Letting Go of Lopeh

Lopeh, the day I met her at the cattle ranch.

Right now I’m trying to practice what I preach. A while back I wrote a blog about gutting it up and making a change if you have a horse that’s the wrong horse for you. (You can read that blog post HERE.) The client involved was really an inspiration for me, as both she and her horse were unhappy and she was brave enough to admit it AND to contemplate rehoming him.

For most of us, that kind of thing takes a lot of guts. Some folks may trade horses like baseball cards, but not most of the horse lovers I know. Myself included.

I have had many horses through the years, not just a few of whom were less than a great match for me, but none of whom I passed on or placed in more suitable homes. But I have come to the conclusion that not doing so may not always be the best or kindest choice, either for oneself or for the horse.

A recent shot of Lopeh in her "I am the ultimate Quarter Horse!" pose.

Lopeh, pictured above, came home with me 6 months ago, the only unwanted member of a breeding herd of fine horses that was being dispersed for free  from a local nearby ranch. I won’t go into detail, but the ranch breeds fine cattle, and found itself in an unanticipated situation with this horse herd, with lots of untrained babies on the ground, so did the right thing and gave the horses to qualified applicants. Lopeh came to me because she was the only horse nobody wanted, and I had promised to take any such “leftovers,” in order to make sure they didn’t end up at the slaughter house.

So it’s not like I chose Lopeh exactly. But I did think I might keep her if she were a good, quiet, all-purpose trail horse for all types of riders.

But to make a long story short, she’s too out of practice to be safe for just anyone, and I’m too old and brittle to get her back into shape and trailworthy. Plus, my heart really lies with my Bella, and that’s who I want to do my working and riding with.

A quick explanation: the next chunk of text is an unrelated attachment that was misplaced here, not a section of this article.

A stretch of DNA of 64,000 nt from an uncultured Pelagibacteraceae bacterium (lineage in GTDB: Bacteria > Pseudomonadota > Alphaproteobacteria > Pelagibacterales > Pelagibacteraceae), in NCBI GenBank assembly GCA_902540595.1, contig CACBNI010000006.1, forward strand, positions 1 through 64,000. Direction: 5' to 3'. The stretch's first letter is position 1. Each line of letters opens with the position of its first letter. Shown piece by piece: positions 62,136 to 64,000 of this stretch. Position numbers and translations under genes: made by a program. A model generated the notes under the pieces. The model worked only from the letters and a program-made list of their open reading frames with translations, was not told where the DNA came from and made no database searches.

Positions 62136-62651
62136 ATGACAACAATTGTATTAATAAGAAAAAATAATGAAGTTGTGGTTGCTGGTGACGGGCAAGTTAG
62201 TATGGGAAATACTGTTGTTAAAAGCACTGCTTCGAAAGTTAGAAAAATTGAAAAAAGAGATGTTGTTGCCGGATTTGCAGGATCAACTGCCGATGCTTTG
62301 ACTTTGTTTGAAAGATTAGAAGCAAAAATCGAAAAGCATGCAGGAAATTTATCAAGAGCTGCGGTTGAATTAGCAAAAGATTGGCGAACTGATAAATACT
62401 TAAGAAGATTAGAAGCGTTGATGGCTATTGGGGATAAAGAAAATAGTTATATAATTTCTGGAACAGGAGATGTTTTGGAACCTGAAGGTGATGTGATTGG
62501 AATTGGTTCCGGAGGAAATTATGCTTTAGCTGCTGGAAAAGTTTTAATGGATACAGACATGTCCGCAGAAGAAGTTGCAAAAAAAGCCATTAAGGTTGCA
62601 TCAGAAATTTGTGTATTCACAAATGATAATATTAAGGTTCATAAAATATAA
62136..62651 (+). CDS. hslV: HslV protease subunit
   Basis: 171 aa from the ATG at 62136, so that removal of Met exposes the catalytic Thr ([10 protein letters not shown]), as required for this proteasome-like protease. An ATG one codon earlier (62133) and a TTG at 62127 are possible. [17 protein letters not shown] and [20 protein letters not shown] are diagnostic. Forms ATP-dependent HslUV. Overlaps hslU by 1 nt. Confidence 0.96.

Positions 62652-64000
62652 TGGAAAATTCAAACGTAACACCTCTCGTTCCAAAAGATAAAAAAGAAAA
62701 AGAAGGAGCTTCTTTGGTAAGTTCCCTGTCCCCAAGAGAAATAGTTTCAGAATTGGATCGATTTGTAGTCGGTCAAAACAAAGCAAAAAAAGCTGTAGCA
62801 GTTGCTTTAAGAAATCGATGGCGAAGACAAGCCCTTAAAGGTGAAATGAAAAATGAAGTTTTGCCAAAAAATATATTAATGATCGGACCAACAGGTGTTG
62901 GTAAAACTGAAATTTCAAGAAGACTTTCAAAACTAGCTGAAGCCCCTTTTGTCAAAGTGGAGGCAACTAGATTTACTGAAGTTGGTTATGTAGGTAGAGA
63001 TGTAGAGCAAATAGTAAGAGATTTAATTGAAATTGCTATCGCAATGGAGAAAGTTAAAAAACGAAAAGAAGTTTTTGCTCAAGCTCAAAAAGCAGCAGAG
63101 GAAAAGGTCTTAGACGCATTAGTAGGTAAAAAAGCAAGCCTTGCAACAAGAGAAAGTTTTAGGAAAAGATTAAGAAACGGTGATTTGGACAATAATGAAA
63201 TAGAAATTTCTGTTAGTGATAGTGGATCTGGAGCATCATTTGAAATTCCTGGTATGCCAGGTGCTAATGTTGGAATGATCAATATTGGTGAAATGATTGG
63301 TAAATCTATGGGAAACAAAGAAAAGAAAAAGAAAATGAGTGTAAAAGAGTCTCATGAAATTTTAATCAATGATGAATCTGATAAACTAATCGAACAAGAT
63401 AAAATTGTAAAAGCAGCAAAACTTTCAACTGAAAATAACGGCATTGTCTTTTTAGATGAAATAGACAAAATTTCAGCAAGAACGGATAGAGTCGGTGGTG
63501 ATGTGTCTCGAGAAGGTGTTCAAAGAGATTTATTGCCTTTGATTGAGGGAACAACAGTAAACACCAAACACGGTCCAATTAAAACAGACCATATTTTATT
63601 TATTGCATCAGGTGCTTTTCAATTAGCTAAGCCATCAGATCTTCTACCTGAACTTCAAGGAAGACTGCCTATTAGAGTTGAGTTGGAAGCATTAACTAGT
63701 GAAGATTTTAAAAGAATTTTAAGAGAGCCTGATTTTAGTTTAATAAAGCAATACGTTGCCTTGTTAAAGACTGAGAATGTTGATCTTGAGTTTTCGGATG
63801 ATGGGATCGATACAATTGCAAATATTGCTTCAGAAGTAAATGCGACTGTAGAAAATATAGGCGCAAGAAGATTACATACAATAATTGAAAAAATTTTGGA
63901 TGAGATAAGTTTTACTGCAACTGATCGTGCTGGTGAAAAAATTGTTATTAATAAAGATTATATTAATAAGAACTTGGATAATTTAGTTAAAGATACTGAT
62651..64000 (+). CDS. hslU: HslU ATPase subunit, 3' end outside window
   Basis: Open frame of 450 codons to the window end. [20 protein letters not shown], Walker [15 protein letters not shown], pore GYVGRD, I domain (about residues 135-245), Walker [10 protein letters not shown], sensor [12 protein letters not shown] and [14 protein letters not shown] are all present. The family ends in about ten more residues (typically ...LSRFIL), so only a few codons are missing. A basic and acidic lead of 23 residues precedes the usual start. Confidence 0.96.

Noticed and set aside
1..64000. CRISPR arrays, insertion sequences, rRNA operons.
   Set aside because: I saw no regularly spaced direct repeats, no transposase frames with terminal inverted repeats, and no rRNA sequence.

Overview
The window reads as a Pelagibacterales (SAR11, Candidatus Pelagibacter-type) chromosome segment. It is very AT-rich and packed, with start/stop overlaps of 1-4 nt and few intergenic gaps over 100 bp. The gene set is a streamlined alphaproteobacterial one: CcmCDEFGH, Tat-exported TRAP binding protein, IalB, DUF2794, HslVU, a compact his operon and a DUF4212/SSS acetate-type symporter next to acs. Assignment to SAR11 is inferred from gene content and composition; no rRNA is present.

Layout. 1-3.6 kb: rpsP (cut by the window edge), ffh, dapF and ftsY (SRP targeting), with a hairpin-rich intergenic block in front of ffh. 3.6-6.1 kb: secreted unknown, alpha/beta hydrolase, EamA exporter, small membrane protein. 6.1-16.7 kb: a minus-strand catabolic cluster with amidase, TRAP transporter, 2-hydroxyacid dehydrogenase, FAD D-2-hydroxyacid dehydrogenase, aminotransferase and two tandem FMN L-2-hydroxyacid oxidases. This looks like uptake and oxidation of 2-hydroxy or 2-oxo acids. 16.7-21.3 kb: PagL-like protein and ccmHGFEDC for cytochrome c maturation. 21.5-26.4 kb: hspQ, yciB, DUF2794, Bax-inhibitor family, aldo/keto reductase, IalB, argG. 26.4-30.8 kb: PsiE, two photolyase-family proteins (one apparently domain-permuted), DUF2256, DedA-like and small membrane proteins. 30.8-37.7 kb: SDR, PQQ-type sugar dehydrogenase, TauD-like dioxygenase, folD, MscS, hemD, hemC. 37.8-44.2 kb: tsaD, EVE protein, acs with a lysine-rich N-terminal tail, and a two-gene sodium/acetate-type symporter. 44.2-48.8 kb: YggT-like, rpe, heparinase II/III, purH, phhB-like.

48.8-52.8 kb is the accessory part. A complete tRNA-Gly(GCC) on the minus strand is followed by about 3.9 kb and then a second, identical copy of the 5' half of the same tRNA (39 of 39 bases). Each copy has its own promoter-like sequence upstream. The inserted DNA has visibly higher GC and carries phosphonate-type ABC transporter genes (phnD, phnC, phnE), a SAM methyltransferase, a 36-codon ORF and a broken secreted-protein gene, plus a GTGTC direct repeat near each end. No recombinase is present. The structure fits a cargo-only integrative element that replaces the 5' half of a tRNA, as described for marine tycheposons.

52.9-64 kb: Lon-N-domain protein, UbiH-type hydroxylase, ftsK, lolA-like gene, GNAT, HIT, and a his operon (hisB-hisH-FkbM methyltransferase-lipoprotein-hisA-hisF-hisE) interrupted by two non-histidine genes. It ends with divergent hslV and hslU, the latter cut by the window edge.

Lopeh went to a new home yesterday, to a sweet and very young woman who has wanted her for months, knowing all her foibles and special needs. Nikki has been around horses just about her whole life so has tons of the experience and skill necessary to help Lopeh once again live up to her full potential, plus there are other horses in the herd so Lopeh won’t be alone.

I had Lopeh with a trainer for two weeks before delivering her to Nikki, so I think they’ll have a head start on their work and play together, and I could not have asked for anyone who would be a more perfect match for this little mare.

But today I am downhearted. I miss Lopeh. And I am NOT a horse trader. So this was a new experience for me and one that has been emotionally difficult to work through.

I know Lopeh is going to flourish in her beautiful new surroundings. And I know Nikki will keep me informed of her progress. And I know I will be the first to know if things don’t work out, and Lopeh will come right back here in that case.

But the fact of the matter is, when you sell or place a horse, or any animal for that matter, if your heart is in it you really have to follow the divine adage:

“Let go and let God.”

. . . and trust in the goodness of all, and that all will be well.

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